Monday, 10 February 1913

This post is part of a series post-blogging the phantom airship scare of 1913. See here for an introduction to the series, and here for a conclusion.

Any provincial newspaper with pretensions to quality features a regular column from its (usually anonymous) London correspondent which offers a mixture of political gossip and analysis as well as anecdotes of life in the capital and other, less classifiable tidbits. Today's 'Our London correspondence' column in the Manchester Guardian, for example, previews the coming week in Parliament, analyses religious demographics in Londonderry, and discusses the 'new terror' of taxi whistles on London streets (p. 6). It also has two paragraphs on 'The mysterious airship', based on a conversation with 'a friend who watches the progress of aeronautics very closely'. It seems that

people of his sort are inclined to take the reports of the airship that travels by night seriously, and to hold that, though two or three of them (I am afraid the Manchester report is one) seem to be the product of self-deception, there is now a strong enough body of evidence to make it reasonably certain that in the course of the last two months an airship travelling by night has been seen at Sheppey, at Dover, and at different points on the Welsh coast of the Bristol Channel.

The Guardian's correspondent seems to doubt the claim that the Dover airship was the privately-owned Hansa: 'but I believe this theory was arrived at by a process of elimination, the movements of the German Government airships having been traced on the night in question'. As to 'the theory in Wales [...] that the vessel belongs to some experimenter living on the Devonshire moors',

It seems important to observe that the direction in which the 'mystery' vessel was moving and the places at which it was seen would point even more cogently to experiments conducted from Salisbury Plain. It may be added that, though a private experimenter who only flew at night would be a lunatic, there might be a very definite purpose in keeping quiet by day if the experimenter were a Government department. I learn from my friend that there is much comment on the darkness which has fallen on the Government's experiments in regard to dirigibles of the rigid type since the unfortunate accident to the naval airship No. 1 at Barrow two years ago. This year's Estimates will probably contain provision for new and slightly smaller vessels of this type. Is it possible that something has been accomplished already?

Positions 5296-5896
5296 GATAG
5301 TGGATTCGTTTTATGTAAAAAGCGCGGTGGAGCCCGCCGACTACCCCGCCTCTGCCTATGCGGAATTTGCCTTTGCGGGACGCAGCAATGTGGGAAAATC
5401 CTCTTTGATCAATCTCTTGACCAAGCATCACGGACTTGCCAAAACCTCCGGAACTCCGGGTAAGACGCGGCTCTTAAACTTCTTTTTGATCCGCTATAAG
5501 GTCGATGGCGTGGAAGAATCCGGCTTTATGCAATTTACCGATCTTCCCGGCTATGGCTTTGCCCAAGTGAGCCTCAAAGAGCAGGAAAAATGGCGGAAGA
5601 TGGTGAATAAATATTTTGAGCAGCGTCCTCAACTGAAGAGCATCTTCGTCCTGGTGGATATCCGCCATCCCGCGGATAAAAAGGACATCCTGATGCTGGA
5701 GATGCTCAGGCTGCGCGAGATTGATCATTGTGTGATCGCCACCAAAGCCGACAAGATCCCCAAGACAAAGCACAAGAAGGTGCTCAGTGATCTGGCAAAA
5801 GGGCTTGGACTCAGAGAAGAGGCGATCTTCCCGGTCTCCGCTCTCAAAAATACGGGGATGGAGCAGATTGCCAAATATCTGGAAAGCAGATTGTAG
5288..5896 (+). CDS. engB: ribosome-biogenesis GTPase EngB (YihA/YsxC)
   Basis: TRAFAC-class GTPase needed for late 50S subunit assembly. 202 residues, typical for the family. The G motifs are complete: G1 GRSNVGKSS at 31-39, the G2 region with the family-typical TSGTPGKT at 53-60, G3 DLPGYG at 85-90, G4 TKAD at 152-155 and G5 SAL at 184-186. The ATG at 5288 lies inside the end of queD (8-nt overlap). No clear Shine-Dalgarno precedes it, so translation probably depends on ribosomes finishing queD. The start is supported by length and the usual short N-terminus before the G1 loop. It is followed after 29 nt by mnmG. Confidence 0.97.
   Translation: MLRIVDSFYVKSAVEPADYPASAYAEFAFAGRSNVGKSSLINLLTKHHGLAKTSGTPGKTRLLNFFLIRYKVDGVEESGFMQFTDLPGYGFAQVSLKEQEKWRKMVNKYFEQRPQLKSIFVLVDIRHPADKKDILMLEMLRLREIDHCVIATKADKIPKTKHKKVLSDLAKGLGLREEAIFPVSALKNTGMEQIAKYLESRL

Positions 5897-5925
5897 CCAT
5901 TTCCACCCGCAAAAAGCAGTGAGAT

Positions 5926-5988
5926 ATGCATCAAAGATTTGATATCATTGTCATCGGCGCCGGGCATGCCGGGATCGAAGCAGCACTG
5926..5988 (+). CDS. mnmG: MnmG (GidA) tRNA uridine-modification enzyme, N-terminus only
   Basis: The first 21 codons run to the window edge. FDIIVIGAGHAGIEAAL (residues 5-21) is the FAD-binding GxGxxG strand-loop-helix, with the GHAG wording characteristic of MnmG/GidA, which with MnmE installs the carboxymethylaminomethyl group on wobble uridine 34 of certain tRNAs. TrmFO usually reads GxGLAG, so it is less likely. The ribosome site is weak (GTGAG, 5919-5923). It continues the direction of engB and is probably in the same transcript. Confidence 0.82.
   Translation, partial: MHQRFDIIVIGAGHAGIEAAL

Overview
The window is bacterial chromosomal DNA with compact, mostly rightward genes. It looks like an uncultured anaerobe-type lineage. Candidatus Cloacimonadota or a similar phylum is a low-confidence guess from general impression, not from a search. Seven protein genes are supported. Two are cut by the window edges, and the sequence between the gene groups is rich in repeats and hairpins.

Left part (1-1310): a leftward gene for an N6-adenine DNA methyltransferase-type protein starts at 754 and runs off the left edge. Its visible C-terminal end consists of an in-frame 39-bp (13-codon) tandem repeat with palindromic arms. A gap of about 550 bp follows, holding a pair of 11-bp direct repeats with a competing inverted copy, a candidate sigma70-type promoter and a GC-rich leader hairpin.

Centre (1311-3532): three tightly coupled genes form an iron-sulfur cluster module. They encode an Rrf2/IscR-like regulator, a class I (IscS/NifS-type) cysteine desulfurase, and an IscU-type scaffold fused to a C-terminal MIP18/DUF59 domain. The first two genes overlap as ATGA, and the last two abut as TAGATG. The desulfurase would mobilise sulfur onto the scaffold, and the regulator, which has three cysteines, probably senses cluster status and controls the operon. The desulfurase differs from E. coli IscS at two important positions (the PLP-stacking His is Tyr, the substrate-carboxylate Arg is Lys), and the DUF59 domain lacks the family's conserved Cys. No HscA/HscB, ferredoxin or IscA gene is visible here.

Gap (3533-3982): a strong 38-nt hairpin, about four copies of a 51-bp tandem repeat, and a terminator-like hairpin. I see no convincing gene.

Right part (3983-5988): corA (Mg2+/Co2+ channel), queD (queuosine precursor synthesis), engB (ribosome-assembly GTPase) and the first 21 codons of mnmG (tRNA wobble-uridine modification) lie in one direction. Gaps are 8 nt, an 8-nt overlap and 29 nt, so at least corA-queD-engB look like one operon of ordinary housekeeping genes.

This is in line with earlier, vaguer hints in the Guardian that government or government-commissioned airships might have been responsible for the South Wales sightings, but the definite suggestion that it is a secret new government (presumably military) airship operating from Salisbury Plain appears to be new.

There follows a brief recollection of the 1909 airship scare, under the heading 'A precedent for sceptics':

Sceptics may comfort themselves by remembering that it was in South Wales not so very long ago that chance and the romantic imagination of a nocturnal wanderer combined to perpetrate the great airship hoax. The wanderer told the story, and chance produced the little tag printed in French which, when first translated, seemed to refer obscurely to shrapnel shell, but was ultimately found to be a very lucid piece of instruction in the use of motor-tyre valves. Such as the inferences to which the technical terms of a foreign tongue may lead the imagination.

A striking phrase that, 'the great airship hoax'. However, while this account is accurate as far as it goes, it is misleading in its implication that C. Lethbridge's strange encounter on Caerphilly Mountain was the cause of the scare, when it actually came at the peak, after a build-up of a week or more. It was more the cause of the end of the scare, as the sudden deflation of the sensational story contributed to a more general scepticism about the phantom airships.

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